jesse is renting a condominium for $1200 per month but is on a month-to-month lease. With a wife and young child, jesse does not want the uncertainty of renting month-to-month and his wife wants to customize the suite, something not always possible when renting. jesse looks at the condo for sale next door. If he were to buy it at market rate, the total costs of doing so far exceed that of continuing to rent. After factoring in all expected costs and trade-offs, jesse decides he is willing and able to pay a monetary premium to buy. But – and here's the thing – he doesn't have to.
The alternate view of the ownership premium looks not at individual circumstances but at the overall market comprised of owner-occupiers and investors competing over the same product. Here, for simplicity, we can look at condominiums that have a healthy mix of both owner-occupiers and investors. If owner-occupiers will pay a market premium to own, the investor must compete by also paying the same premium. This has the effect of reducing the investor's yield and instead must rely on capital gains to compensate for the poor yield.
In speculative bubbles, low rental yields go virtually unnoticed because everybody is "making money" on capital appreciation. Investors can compete head-to-head with owner-occupiers because rental yield is dwarfed by capital appreciation. The "ownership premium" train of thought becomes justified, even amongst many investors who justify it as a premium for scarcity and control of how the property is used. During bubbles, the premium continually increases.
However, when a bubble deflates, total return is not about capital appreciation but net income from rents. At this point the investor will require higher rents or lower prices to make the investment worthwhile. Housing markets around the world are starting to revert to where cash flows make sense again and this means lower prices. Rising rents are next to impossible when there is an oversupply of dwellings and wages are flat to falling with rising unemployment. The ownership premium, for investors, is once again meaningless.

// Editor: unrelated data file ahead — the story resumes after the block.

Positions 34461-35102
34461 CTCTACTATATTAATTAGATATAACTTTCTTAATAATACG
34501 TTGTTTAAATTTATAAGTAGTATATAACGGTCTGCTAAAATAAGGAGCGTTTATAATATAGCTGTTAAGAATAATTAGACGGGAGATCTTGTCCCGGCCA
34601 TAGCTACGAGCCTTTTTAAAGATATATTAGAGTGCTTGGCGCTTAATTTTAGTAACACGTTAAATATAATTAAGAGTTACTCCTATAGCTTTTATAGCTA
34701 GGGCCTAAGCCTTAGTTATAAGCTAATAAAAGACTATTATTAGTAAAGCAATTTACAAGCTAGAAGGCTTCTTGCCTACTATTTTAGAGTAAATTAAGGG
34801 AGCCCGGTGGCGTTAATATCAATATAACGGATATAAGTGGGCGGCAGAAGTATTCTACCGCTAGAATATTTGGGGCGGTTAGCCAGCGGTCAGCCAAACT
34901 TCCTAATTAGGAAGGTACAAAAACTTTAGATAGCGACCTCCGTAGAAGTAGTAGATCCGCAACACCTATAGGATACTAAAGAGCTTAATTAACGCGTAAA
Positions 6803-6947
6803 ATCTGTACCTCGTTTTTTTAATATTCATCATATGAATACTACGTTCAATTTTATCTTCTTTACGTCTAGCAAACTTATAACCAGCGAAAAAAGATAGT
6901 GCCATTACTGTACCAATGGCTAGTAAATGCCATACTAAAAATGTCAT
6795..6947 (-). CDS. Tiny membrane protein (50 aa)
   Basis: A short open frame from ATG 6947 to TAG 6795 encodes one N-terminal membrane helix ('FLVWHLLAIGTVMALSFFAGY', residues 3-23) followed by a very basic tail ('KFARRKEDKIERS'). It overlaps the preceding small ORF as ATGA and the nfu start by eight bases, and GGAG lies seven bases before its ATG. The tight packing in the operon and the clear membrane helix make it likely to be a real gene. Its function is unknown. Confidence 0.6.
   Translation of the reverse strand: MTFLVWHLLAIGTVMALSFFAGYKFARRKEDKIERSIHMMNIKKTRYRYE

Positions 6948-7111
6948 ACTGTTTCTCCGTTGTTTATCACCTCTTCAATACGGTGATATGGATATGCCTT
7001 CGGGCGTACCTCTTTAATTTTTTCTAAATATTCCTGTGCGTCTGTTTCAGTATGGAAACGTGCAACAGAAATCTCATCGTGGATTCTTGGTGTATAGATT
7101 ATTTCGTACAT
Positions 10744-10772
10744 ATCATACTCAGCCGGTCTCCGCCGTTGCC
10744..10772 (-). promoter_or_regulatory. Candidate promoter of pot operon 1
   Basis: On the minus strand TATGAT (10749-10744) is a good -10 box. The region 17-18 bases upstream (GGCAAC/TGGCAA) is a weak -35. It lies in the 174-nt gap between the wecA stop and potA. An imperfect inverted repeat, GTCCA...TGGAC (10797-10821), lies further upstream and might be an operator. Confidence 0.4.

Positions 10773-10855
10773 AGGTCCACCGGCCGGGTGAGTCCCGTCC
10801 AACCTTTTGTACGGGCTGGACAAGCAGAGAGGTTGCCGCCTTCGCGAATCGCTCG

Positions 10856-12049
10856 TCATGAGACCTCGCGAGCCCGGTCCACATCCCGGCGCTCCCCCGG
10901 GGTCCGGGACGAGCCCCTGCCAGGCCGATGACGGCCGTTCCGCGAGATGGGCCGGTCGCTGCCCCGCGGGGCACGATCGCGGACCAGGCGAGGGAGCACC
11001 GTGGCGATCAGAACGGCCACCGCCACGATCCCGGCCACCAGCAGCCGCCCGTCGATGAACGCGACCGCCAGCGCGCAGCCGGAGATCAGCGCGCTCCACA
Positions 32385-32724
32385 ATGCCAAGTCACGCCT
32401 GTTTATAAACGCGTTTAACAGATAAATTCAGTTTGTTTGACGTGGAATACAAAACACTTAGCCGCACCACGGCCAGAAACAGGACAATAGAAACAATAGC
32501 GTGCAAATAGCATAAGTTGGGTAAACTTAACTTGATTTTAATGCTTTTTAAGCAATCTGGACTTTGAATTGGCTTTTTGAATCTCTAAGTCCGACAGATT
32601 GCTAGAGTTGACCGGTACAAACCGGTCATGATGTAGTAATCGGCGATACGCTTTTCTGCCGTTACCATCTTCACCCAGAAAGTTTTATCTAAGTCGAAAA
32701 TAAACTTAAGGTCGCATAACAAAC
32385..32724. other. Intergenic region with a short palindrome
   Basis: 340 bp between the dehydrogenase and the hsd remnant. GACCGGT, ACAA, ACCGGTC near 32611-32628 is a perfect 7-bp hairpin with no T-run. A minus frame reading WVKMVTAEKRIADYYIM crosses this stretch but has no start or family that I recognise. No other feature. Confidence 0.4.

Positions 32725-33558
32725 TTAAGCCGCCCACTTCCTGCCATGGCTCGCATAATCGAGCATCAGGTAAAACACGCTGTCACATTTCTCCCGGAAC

This does not mean that the ownership premium for owner-occupiers is a fallacy. It exists and is real. In addition, for many others, the mobility and lower responsibility offered by renting means their personal premiums are negative. The point is that it doesn't matter. When a significant portion of a market is focused on monetary returns ex intangible benefits – i.e. investors –they will eventually and invariably set the price. It also doesn't mean anyone is necessarily wrong for paying a premium but ones doing so should not use it to justify high prices and instead realize they made an investment with a lower monetary return.
Edit: the "ownership premium", as described here, is in its essence describing one's personal preference to own or rent a property -- the "intangibles" of ownership. It is not to do with more tangible premiums related to speculation of future price gains or expected increased utility by densification. The point is the intangibles of ownership do not in themselves justify higher prices.
Saturday, January 10, 2009
New home prices fell in November for the second consecutive month-to-month decrease, Statistics Canada said Monday.
The average price on a new house declined 0.3%, the federal agency said, as demand continued to cool across the national real estate market in the fall.
The dip continues the first reverse in home prices in more than a decade, following the 0.4% decline experienced in October.
Yet the results varied from region to region, with some markets still witnessing considerable price increases.
St. John's recorded the largest annualized gain, with the value of a new home up more than 25% from 2007, a clip that narrowly outpaced Regina. The monthly increase in St. John's was 3.4%.
In a sign that Saskatchewan is beginning to feel the bite of a recession it has largely avoided so far, home prices were flat in Regina in November while in Saskatoon prices continued to come down.
New home prices were down 0.5% in Saskatoon "confirming a trend of deceleration in this city," Statscan said. "Builders continued to report difficult market conditions."
The drops continued further west. New home prices in Edmonton recorded a 12-month plunge of 7.9% - largest monthly decline since May 1985. Prices dipped 2.5% in Calgary. On a monthly basis, prices fell 0.3% in Edmonton and 1.1% in Calgary between October and November.
On the West Coast, builders cut new home prices in Vancouver by 1.7% in November, a trend continued in Victoria, Statscan said.
Markets in Eastern Canada, which have shown more stable supply-demand conditions, continued to rise, Statscan said. Compared with November 2007, contractors' selling prices were 4.3% higher in Ottawa and 2.0% higher in Toronto. In Québec, the 12-month growth rate was 5.4%, while in Montréal, prices increased 4.6%, the agency said.
No market east of Saskatchewan experienced a month-to-month decline in new home prices.